Why is Venezuela selling its Gold reserves?
Another equally important question to answer is, where is the cash going?
By LUIS MIRANDA | THE REAL AGENDA | OCTOBER 1, 2012
After loudly announcing the arrival of its gold reserves from Europe on national media, the Venezuelan government is now selling that same gold and allegedly ‘injecting’ the cash from the sales into the economy. “Labeled as a historic event for the country, the arrival of the last shipment of Venezuelan gold arrived from Europe last January, but just as fast as it arrived, it is now leaving the Bolivarian territory.
The government led by Hugo Chavez had to resort to selling the country’s gold reserves to add dollars into the economy. Last January, heavily armored tanks and trucks escorted Venezuela’s gold from one of its ports to the Venezuelan Central Bank coffers, while government-sponsored media parroted about how the return of the gold was a move to strengthen national sovereignty and Venezuela’s economic future. The Venezuelan gold had been in European banks for about two decades before returning to the country, after Hugo Chavez ordered the return back in 2011.
The arrival of the gold that began last year prompted the government to start the sale of gold in order to put more US dollars into the Venezuelan economy. The first sale accounted for 3.2 tonnes of gold, which attempted to alleviate the shortage of dollars. The move to sell gold to get dollars was not made public until recently in Venezuela, after the International Monetary Fund revealed details about the transaction last week.
Early last week, the news agency Reuters published details about the IMF report, which states how Venezuela’s gold reserves decreased by 10.98 tonnes in 2012. The country saw its 372.93 tonnes turn into 362 , 05 tonnes as it was accounted for last August. Just last month, the Central Bank of Venezuela sold 3.2 tons for about $ 300 million.
Last Wednesday, the chairman of the Finance Committee of the National Assembly, the government deputy Ricardo Sanguino, admitted to Caracas’ daily El Mundo that the government had indeed cashed over three tonnes of gold. According to information published by the local press, the sale was made to alleviate the cash dollar shortage facing the country and to cover the payment of imports, which in the past year increased by 20%.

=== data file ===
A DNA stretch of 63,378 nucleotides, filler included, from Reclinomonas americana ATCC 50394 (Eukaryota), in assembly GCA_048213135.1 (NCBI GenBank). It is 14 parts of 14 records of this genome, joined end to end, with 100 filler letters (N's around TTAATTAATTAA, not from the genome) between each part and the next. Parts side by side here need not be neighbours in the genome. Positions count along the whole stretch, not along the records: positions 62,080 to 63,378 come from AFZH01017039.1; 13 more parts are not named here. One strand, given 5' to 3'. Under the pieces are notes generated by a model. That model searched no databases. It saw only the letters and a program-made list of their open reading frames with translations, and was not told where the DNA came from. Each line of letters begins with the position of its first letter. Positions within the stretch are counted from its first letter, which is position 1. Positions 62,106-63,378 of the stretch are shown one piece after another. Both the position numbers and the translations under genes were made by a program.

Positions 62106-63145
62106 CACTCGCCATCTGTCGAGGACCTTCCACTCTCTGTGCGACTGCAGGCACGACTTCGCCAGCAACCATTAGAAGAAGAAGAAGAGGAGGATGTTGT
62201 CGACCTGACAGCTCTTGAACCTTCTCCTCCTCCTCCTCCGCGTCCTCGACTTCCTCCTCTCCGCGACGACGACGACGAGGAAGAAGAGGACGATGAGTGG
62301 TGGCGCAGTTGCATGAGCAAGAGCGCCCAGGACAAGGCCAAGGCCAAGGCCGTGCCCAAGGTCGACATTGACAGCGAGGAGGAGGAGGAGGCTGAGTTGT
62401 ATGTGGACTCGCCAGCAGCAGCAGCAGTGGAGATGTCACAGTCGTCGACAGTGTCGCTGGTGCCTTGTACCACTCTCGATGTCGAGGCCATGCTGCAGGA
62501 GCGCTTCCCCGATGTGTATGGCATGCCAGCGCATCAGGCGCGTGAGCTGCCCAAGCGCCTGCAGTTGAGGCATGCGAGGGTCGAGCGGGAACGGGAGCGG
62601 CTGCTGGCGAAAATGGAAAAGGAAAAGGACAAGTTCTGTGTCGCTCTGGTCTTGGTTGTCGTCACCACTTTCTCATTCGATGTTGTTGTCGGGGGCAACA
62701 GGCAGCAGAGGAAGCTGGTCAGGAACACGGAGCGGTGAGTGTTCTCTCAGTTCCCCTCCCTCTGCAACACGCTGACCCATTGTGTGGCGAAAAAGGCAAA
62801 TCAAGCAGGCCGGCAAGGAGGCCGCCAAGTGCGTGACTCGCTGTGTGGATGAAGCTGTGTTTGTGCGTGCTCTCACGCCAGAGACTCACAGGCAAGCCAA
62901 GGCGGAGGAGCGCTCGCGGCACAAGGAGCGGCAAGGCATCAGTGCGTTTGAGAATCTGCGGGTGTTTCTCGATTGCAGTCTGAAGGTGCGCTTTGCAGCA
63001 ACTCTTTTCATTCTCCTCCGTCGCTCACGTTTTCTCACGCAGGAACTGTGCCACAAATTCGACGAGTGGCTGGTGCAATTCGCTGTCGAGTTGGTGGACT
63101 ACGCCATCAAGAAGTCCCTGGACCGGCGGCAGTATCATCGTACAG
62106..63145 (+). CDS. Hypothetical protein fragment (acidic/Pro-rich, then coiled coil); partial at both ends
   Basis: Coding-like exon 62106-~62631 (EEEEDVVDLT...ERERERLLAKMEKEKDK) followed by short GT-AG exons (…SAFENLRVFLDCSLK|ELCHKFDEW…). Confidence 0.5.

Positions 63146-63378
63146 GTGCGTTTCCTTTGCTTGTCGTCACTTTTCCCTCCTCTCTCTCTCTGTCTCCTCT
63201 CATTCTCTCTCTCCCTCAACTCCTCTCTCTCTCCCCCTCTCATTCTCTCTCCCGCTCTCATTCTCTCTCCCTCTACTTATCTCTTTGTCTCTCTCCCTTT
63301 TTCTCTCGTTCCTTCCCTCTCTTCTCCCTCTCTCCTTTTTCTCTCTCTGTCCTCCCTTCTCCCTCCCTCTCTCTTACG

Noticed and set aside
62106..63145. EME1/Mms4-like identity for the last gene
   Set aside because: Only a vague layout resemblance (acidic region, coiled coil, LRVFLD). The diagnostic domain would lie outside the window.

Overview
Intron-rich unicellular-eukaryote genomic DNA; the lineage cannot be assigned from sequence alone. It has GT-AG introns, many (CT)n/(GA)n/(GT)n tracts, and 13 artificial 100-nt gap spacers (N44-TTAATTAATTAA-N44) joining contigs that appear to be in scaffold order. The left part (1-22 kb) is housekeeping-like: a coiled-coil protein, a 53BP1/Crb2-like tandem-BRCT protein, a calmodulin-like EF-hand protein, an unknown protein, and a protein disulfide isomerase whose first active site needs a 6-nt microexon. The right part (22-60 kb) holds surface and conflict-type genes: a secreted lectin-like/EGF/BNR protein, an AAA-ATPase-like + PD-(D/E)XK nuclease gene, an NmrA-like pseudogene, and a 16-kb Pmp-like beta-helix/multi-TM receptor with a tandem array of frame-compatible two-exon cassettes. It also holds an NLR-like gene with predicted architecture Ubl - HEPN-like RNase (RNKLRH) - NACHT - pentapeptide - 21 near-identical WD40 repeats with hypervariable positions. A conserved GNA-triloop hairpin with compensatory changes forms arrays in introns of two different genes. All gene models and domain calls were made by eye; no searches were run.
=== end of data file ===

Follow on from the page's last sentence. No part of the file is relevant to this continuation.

The main source of foreign cash are Venezuela’s oil exports, which also finance 60% of the national budget. Oil reserves are short right now, while President Hugo Chavez seeks reelection for another 6-year period.
Venezuela possesses today the largest proven reserves of oil while its oil price exceeds $ 102. But state-owned Petroleos de Venezuela (PdVSA) produces below its capacity. A month ago, there was an explosion of fuel tanks of the largest of its refineries. The event killed 48 people and paralyzed operations at the government installation.
Imports are the oxygen of the Venezuelan economy. About 80% of food products consumed in the country are imported: powder milk, meat, sugar, chicken, coffee offered at subsidized prices in the popular market network managed by the state and , along with all this, the government also subsidizes all the social programs that benefit the poorest people who usually support of Hugo Chavez.
These imports are controlled by the government, which since 2003 maintained a strict policy of exchange of products. The purchase of foreign goods is tightly controlled by the Commission of Administration of Foreign Exchange, which decides who, what and how much Venezuelans can buy in foreign currencies.
Only entrepreneurs closer to the government have access to the official rate of 4.3 bolivars per dollar. The rest of the people need to go to the two parallel currency markets operating in the country.
The move to sell gold to flood the currency market with US dollars is seen as a political one from Hugo Chavez, who needs to keep his supporters happy until October 7, the day of the presidential election.
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